# Is there a closed-form solution r(t) regarding universal law of gravitation?

• JDoolin
In summary, the conversation discusses using Newton's universal law of gravitation to set up a problem where a particle begins at t=0 at a given radius and radial velocity, with only a component of velocity in the radial direction. The resulting equation becomes a differential equation with no closed-form solution, but it can be solved numerically by determining the initial velocity at the given radius to be the negative of the escape velocity at that same radius. However, this solution only gives a function for velocity as a function of radius, and the desired function is one for radius as a function of time. The conversation then explores various methods for solving the differential equation, including using conservation of energy to derive an equation for velocity as a function of time, but ultimately

#### JDoolin

Gold Member
Newton's universal law of gravitation:

$$F=-G \frac{m_1 m_2}{r^2}$$

I'd like to set up the problem so the particle begins at t=0 at radius r=r0 and radial velocity vr=v0. And there is only a component of velocity, in the radial direction. (The particle is going straight toward the gravitating body)

The above equation becomes

$$F=m a_r= m_2 \frac{\mathrm{d}^2 r}{\mathrm{d} t^2}= G \frac{m_1 m_2}{r^2}$$

And so the most simply I can give the differential equation is:

$$\left (\frac{\mathrm{d}^2 }{\mathrm{d} t^2} \right )r = -G \frac{ M}{r^2}$$

Does this equation have a closed-form solution?

If not, is there a well-known technique of solving it numerically? Here is what I did numerically.

(1) determine r0 and v0.
(3) choose a small Δt during which the acceleration is approximately constant.
(4) Find a final velocity by multiplying the acceleration times the Δt.
(5) Find the average velocity from (initial velocity + final velocity)/2
(6) Multiply average velocity by Δt to find Δr.
(7) Add Δt and Δr and Δv to your previous values of t, r, and v, and start over at step (2)

One particular set-up is to determine the initial velocity at r0 to be the negative of the escape velocity at that same r0. It stands to reason that if a particle is traveling at a speed equal and opposite to its escape velocity as it falls in, that conservation of energy will maintain this, so that the particle will fall in at its escape velocity the entire way.

I tried out this numerical method and the velocities calculated numerically did match the escape velocities pretty well. But this gives us a function v(r) when I am wanting a function r(t), and it also is a solution that requires a specific pre-defined initial radial velocity, where I would like a function where the initial velocity can be decided arbitrarily.

I appreciate any help anyone might think of. Thanks.

There's not really a nice closed form for r(t). You can get an expression for t(r), though, by multiplying

$$\ddot{r} = -GM\frac{1}{r^2}$$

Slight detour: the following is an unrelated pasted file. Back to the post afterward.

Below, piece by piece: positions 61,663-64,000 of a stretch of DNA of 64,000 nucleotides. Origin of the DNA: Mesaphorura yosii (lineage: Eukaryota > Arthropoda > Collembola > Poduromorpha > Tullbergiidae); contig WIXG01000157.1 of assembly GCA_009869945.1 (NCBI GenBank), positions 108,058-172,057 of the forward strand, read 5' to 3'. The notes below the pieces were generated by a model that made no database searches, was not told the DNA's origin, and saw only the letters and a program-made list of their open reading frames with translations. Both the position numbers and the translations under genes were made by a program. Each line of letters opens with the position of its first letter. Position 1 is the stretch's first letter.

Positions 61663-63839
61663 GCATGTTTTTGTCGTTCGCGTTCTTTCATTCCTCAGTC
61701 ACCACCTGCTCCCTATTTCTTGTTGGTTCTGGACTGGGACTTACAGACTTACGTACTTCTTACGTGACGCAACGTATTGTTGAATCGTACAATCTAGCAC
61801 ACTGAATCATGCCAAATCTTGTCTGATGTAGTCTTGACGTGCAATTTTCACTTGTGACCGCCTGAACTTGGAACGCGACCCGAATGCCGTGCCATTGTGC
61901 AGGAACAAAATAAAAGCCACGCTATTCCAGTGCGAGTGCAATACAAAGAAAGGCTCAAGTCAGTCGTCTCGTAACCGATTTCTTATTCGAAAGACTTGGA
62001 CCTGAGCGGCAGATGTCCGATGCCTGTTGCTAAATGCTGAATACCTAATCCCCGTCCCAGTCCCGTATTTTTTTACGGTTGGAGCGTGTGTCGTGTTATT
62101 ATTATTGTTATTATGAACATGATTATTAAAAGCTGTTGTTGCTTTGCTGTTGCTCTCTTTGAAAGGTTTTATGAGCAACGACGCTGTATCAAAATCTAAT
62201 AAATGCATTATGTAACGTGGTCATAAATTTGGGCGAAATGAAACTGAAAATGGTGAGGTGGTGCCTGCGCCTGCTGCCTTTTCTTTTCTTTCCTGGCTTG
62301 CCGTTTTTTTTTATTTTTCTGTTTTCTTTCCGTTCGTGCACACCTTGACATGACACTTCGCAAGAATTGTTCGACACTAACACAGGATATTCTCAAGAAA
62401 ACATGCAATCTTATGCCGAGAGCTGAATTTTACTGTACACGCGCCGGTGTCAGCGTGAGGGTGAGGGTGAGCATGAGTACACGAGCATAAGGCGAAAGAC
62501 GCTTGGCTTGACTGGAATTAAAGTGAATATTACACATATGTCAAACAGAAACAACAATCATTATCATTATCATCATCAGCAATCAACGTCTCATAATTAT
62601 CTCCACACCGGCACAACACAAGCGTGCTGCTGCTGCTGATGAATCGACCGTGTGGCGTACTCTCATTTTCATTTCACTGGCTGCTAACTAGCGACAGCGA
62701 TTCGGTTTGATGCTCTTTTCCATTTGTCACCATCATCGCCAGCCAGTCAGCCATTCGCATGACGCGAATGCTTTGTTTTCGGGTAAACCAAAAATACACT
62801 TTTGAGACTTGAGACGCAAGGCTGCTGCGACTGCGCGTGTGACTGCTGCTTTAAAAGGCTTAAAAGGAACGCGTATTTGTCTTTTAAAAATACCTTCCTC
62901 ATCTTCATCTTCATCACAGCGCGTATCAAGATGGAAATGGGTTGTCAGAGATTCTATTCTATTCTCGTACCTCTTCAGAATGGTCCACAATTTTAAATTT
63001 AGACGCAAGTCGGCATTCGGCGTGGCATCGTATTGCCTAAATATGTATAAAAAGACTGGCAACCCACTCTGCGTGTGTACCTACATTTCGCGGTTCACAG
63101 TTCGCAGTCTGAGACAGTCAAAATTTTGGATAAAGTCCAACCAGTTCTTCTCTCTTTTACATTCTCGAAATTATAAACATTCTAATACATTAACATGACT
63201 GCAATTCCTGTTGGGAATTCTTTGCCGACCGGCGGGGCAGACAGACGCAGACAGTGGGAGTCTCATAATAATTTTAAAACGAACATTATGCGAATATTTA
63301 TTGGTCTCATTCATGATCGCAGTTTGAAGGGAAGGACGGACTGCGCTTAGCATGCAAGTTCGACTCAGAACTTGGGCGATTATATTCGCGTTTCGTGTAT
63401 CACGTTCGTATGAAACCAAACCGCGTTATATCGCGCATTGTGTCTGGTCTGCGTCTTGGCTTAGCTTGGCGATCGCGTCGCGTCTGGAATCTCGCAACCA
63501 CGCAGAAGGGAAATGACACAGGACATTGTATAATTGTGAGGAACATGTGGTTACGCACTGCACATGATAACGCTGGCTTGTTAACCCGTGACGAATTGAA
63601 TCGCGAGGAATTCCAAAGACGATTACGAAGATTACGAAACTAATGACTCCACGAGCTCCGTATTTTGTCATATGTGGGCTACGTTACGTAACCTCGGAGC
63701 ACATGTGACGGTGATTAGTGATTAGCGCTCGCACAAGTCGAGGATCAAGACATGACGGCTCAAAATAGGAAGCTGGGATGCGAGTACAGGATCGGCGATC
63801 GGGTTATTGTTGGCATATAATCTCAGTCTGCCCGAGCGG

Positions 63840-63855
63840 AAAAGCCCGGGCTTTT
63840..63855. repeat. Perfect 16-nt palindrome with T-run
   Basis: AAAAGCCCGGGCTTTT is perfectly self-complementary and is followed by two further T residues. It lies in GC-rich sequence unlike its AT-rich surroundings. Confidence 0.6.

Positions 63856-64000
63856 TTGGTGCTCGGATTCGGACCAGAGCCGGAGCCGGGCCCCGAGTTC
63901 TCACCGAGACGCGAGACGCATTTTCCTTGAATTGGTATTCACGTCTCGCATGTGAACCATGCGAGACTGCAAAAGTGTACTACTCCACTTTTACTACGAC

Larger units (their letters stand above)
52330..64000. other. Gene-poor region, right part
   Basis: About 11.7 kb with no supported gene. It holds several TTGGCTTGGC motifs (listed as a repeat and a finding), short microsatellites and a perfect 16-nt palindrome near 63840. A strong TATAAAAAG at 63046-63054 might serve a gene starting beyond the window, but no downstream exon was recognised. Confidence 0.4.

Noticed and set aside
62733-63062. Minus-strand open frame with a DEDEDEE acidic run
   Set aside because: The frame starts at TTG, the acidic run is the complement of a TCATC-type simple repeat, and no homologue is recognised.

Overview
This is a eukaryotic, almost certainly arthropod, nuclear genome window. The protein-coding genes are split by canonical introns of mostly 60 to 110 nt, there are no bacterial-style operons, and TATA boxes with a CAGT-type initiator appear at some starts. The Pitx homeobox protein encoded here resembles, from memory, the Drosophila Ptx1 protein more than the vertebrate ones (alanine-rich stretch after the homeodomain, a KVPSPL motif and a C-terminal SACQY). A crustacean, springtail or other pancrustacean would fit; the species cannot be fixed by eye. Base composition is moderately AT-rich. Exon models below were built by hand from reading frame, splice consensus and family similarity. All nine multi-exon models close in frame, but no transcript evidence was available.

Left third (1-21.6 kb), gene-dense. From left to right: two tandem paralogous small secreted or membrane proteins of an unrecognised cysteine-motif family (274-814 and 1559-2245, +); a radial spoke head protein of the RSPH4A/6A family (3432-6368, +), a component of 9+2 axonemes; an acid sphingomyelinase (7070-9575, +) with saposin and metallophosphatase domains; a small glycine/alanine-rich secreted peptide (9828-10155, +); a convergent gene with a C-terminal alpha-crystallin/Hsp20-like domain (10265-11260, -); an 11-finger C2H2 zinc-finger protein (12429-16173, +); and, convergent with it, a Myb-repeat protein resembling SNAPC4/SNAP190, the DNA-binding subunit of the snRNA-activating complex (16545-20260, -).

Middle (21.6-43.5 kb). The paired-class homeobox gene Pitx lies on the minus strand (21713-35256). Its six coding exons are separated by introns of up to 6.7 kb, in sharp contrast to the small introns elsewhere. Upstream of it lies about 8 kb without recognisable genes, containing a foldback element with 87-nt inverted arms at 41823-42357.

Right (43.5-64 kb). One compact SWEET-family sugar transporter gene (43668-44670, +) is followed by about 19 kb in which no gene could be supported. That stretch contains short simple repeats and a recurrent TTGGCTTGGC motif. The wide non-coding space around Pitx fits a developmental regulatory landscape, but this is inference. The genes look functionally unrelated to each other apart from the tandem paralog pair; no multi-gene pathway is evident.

by $\dot{r}$ to get

$$\ddot{r}\dot{r} = -GM\frac{\dot{r}}{r^2}$$

Then notice that $\ddot{r}\dot{r} = (1/2) d(\dot{r}^2)/dt$ and $\dot{r}/r^2 = -d(1/r)/dt$.

You can then integrate the equation once, and then you will be able to separate the resulting equation and integrate it, but the best you will be able to get is $f(r(t)) = t$ for some function f.

Mute said:
There's not really a nice closed form for r(t). You can get an expression for t(r), though, by multiplying

$$\ddot{r} = -GM\frac{1}{r^2}$$

by $\dot{r}$ to get

$$\ddot{r}\dot{r} = -GM\frac{\dot{r}}{r^2}$$

Then notice that $\ddot{r}\dot{r} = (1/2) d(\dot{r}^2)/dt$ and $\dot{r}/r^2 = -d(1/r)/dt$.

You can then integrate the equation once, and then you will be able to separate the resulting equation and integrate it, but the best you will be able to get is $f(r(t)) = t$ for some function f.

Thank you.

$$\frac{1}{2} \left (v_f^2 - v_i^2 \right ) = G M\left ( \frac{1}{r_f}-\frac{1}{r_i} \right )$$

This satisfies one of my criteria, because it is a solution that let's you set your initial location and velocity arbitrarily, and determines final velocity as a function of final location.

But was there something more you had in mind? Because I didn't come up with t as a function of r or t=f(r(t)). When I made the replacements you suggested, the dt's canceled out.

JDoolin said:
Thank you.

$$\frac{1}{2} \left (v_f^2 - v_i^2 \right ) = G M\left ( \frac{1}{r_f}-\frac{1}{r_i} \right )$$

You could also shortcut your way to this by using conservation of energy. Note that you have a minus sign error on the right hand side. It should be 1/r_0 - 1/r_f.

This satisfies one of my criteria, because it is a solution that let's you set your initial location and velocity arbitrarily, and determines final velocity as a function of final location.

But was there something more you had in mind? Because I didn't come up with t as a function of r or t=f(r(t)). When I made the replacements you suggested, the dt's canceled out.

The equation you derived, for arbitrary final time, is also

$$\frac{1}{2}(\dot{r}^2(t) - \dot{r}(0)) = GM\left(\frac{1}{r(0)} - \frac{1}{r(t)}\right)$$

If you solve for $\dot{r}(t)$, you have another equation to solve that in principle get you r(t), but it looks like $dr/dt = g(r)$, for some function g(r), so when you solve it you get f(r(t)) = t, where f(r) is the integral of 1/g(r), and cannot really be inverted explicitly (in terms of elementary functions) to get $r(t) = f^{-1}(t)$.

Mute said:
You could also shortcut your way to this by using conservation of energy. Note that you have a minus sign error on the right hand side. It should be 1/r_0 - 1/r_f.

I'm fairly certain the original sign is right. You want it so if the initial radius is larger than the smaller radius, you come out with a positive value for the change in velocity.
Also, the conservation of energy law is $$\Delta KE + \Delta PE = \Delta E_{non-cons}$$ where \begin{align*} PE&=-G\frac{m_1 m_2}{r} \\ KE &= \frac{1}{2}m v^2 \end{align*}